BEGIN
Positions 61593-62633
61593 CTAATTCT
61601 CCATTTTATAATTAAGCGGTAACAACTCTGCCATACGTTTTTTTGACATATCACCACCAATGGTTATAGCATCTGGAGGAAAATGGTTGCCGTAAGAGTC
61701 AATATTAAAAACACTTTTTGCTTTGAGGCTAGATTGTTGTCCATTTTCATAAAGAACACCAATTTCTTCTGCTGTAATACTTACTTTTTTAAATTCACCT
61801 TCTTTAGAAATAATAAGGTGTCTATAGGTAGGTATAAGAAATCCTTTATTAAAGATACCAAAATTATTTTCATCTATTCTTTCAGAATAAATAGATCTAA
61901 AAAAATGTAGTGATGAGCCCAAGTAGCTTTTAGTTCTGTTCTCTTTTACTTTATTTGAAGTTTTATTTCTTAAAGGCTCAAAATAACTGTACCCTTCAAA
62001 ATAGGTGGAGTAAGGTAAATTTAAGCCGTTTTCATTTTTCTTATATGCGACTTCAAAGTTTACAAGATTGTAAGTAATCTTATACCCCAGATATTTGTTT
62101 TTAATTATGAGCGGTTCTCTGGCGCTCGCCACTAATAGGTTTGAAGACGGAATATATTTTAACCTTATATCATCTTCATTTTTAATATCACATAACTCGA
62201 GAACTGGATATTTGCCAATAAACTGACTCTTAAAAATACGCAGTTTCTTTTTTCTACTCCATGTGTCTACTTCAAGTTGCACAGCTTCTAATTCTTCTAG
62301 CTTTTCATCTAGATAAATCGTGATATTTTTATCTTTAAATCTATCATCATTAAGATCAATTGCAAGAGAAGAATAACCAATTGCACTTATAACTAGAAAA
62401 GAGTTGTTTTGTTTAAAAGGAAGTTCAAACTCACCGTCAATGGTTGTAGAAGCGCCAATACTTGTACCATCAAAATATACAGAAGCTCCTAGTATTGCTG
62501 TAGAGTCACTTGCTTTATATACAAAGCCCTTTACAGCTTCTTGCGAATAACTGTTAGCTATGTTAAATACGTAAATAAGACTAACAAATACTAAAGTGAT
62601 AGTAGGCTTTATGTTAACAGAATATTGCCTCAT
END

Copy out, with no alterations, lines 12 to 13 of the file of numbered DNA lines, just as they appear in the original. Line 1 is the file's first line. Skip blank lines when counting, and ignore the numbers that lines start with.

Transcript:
62501 TAGAGTCACTTGCTTTATATACAAAGCCCTTTACAGCTTCTTGCGAATAACTGTTAGCTATGTTAAATACGTAAATAAGACTAACAAATACTAAAGTGAT
62601 AGTAGGCTTTATGTTAACAGAATATTGCCTCAT